524: For His Mercy Endures… Uh, How Long?
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Does God’s Mercy Really Endure Forever?
Several times in Scripture, we get a glimpse into the personal agony of sin. We see the pain and inner turmoil of sin’s conviction when it is revealed by a holy God, and then the joy of repentance and forgiveness freely given by the same holy and merciful God. It is a wondrous cycle from death to life, guilt to freedom, and from utter despair to joyous jubilation.
For example, in 2 Samuel 11, we have a front-row seat to David’s sin with Bathsheba and his murder of Uriah the Hittite. And for a time, it seemed like David might have actually gotten away with it. But in walked Nathan the prophet, with his bony finger pointed at the guilt-ridden David, speaking those chilling words, “You are the man!” (2 Sam. 12:7).
And David’s response? You can read all about it in Psalm 51. It is a gut-wrenching admission of guilt and cry for mercy and forgiveness. Let me give you a taste by looking at the first few verses.
“Have mercy upon me, O God, according to Your lovingkindness; according to the multitude of Your tender mercies, blot out my transgressions. Wash me thoroughly from my iniquity, and cleanse me from my sin. For I acknowledge my transgressions, and my sin is always before me. Against You, You only, have I sinned, and done this evil in Your sight— that You may be found just when You speak, and blameless when You judge” (Psalm 51:1-4).
Can you feel David’s torment and the questioning in his heart? It was like he was saying, “Can God forgive me for this great sin? Or have I exhausted the great reservoir of His mercy? Is there enough mercy with God for me to be forgiven just one more time? Or have I come to the end of His grace?”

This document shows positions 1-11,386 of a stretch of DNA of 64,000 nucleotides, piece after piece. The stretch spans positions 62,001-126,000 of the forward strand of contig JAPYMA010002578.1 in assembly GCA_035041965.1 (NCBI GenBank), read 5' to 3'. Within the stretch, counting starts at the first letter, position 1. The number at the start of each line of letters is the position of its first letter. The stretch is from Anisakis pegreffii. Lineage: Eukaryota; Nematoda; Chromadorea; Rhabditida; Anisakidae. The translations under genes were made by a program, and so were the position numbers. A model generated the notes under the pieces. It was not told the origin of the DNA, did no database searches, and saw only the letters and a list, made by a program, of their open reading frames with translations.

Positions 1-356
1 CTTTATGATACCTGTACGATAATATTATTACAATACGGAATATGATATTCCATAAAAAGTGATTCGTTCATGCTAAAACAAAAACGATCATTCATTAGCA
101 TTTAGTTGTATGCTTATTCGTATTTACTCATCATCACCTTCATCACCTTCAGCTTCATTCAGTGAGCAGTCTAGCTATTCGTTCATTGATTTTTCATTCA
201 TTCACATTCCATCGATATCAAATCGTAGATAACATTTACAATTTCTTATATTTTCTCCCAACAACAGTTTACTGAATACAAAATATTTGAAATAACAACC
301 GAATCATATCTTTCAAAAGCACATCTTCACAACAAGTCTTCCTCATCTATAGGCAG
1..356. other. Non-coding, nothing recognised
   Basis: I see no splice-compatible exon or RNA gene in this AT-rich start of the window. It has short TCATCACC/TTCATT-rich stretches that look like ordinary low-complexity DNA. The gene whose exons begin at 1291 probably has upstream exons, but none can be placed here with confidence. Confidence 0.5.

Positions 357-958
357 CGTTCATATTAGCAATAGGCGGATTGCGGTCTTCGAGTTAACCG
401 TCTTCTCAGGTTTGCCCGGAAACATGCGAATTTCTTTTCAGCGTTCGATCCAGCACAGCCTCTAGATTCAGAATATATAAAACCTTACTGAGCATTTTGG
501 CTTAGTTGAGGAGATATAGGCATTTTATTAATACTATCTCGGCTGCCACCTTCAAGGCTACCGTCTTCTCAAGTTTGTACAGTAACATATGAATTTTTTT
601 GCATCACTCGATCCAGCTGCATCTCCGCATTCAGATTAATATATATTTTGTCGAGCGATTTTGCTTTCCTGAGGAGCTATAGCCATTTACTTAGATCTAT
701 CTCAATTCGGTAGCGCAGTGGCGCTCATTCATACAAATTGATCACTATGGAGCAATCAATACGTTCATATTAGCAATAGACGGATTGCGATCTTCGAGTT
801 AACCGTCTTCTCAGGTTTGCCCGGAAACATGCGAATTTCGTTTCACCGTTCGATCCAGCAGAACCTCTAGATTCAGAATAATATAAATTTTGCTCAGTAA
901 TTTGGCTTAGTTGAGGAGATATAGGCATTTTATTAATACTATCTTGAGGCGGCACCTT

Have you ever felt what David was feeling when you sinned, in that old, familiar way, after vowing to God you would never sin that way again if He would just forgive you this one last time? If so, then you somewhat know what David was feeling and may have had the same questions He did about the limits of God’s mercy.
Or, is There a Limit to the Mercy of God?
We find the answer to this question in Psalm 136. In this Psalm, which was sung at the dedication of Solomon’s Temple (2 Chron. 7:3,6), we see the perfect picture of the magnitude of God’s mercy. It recounts the ways God redeemed and provided for His people from creation until they entered the Promise Land. And despite their many failures, each of the 26 stanzas end with this encouraging phrase, “His mercy endures forever.”
“His mercy endures forever.”
But there is more. As you will note, in your Bibles, the word endures is italicized. This means it was added by our translators for clarity and not included in the original text. So now, the statement looks more like a question and an answer. Instead of a statement, “His mercy endures forever.” We have an implied question, “His mercy?” And then and answer, “Forever!”
Question: What about the mercy of God? How long will it last? Until I sin again?
Answer: No, forever!
Join us as we experience God’s great mercy by looking at the implied question and answer found in Psalm 136, as we learn how to Leave Laodicea behind.